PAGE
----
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It's been asked many times on here, and from my research, Firefox has a paste event but you cannot directly read the contents of the pasted text as illustrated here:


and here:


In IE and Chrome you can examine the clipboardData field, in FireFox you can't.

There are many solutions to this about, but none of them great.

So here's the question:

You can read the contents of the document/element before and after paste, so you can have the two strings. Question is, has anyone written a simple diff function which would determine what was pasted into the document?

Or alternatively, anyone know of a better way in firefox to figure out what was pasted?

My ultimate goal is to be able to figure out what was pasted and strip tags and other debris from the pasted text, then re-paste a cleaned version manually.

Any help would be appreciated.

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What about browsers that don't support the paste event at all? Also, do you care about what was actually pasted, or what changed as a result of the paste? (Noting that if some text was already selected it will be replaced.) For your ultimate goal it might be simpler to just strip tags from the entire field. –  nnnnnn Dec 16 '11 at 14:26
For me, this only needs to work in FX. And yes, it may be a replacement of text as well as newly pasted data. Maybe diffing is not a great way to do this, hopefully there is some other way. –  Rob Dec 16 '11 at 14:41
Maybe it's possible to get the caret location before and after paste, and use the indices to extract the pasted text? –  Rob Dec 16 '11 at 14:45

2 Answers 2

This is now fixed, and from Firefox 22 on, this will work in the paste event:


See the bug: https://bugzilla.mozilla.org/show_bug.cgi?id=407983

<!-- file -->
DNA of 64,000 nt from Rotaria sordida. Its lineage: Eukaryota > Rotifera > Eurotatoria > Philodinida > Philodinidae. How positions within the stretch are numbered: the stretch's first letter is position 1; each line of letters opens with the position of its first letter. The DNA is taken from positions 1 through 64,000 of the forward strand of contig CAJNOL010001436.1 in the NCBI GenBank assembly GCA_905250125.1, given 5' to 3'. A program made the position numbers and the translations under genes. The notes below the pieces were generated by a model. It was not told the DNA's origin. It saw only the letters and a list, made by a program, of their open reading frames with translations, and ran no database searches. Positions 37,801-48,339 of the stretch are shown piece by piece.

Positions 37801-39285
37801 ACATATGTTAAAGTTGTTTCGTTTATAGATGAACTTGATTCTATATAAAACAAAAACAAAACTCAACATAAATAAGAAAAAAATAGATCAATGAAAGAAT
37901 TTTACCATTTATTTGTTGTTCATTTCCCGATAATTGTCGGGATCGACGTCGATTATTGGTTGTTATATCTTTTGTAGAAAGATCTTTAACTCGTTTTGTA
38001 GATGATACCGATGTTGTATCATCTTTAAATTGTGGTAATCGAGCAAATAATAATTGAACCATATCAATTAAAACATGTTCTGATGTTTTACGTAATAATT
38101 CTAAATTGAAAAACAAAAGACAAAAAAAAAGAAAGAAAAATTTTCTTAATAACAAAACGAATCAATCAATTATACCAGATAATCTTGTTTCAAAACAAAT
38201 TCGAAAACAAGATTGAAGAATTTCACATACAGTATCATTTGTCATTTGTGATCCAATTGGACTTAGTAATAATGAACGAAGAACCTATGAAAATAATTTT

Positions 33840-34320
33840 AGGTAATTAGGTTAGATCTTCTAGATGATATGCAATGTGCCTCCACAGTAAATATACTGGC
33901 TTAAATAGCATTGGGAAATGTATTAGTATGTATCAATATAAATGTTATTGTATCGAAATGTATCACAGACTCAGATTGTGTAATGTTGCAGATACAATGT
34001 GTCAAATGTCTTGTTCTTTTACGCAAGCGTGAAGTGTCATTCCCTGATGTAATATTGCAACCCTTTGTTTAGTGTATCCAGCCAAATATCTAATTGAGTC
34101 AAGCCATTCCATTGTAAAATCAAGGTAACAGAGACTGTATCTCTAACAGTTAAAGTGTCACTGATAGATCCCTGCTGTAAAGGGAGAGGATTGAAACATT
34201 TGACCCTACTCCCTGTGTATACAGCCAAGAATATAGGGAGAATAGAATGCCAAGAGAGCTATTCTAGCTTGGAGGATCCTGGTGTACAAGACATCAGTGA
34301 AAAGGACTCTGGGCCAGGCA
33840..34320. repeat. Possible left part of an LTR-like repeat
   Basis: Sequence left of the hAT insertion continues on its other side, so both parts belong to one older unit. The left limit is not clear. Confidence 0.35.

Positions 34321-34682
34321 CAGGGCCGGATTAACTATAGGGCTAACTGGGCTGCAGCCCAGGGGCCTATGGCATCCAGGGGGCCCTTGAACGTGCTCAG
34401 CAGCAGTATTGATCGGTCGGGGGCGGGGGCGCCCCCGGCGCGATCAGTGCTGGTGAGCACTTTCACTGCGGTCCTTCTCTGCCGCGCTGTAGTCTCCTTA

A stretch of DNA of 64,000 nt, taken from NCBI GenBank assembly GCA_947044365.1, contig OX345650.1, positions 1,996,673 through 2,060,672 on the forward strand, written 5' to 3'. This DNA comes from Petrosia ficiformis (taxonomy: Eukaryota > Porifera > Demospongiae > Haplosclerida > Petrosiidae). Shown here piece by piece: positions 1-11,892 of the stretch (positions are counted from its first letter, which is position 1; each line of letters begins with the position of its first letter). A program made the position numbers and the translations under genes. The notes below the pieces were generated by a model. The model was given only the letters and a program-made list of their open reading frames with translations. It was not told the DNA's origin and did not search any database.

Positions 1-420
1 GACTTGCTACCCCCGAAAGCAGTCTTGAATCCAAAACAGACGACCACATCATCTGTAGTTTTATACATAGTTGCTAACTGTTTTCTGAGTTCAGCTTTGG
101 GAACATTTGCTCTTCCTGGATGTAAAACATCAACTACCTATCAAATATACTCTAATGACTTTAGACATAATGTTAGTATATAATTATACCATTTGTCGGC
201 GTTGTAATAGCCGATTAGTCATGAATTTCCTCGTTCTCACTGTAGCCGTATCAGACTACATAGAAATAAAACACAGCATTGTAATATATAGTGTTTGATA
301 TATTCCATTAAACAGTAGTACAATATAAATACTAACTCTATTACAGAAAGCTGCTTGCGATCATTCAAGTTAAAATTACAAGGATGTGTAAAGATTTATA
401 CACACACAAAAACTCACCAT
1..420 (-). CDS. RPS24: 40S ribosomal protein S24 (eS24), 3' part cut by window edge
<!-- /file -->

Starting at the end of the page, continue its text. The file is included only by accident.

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Just wanted to provide more information about this -- because it's annoying.

First, firefox doesn't allow getting the clipboard content on paste (though it does support getting clipboard data in general -- for instance on drag/drop).

I started with the typical guess, right? Webkit allows this on paste:


So one might expect that firefox might as well. Not true!

There's a way to accomplish the same thing however, and this is what makes me believe it's a dumb and outdated restriction. I mean, if I can get the pasted content anyway, why bother with the restriction? And if the user is pasting into an element that I have access to, great, I should have access to that pasted content if I know about the event at all -- I mean, why have the event if you can't get to the content being pasted?

So here's the solution for others -- this was submitted to a project of mine, and has migrated a bit over the years. It's using jQuery.


var hijacker = $('<div contenteditable="true" style="visibility:hidden"/>');
setTimeout(function() {
}, 1);

At the point that you can console.debug the html of the hijacker element you can do whatever you need with it. What gives Firefox? It's been several years now -- just provide it with clipboardData so I don't have to add hacky code like this.

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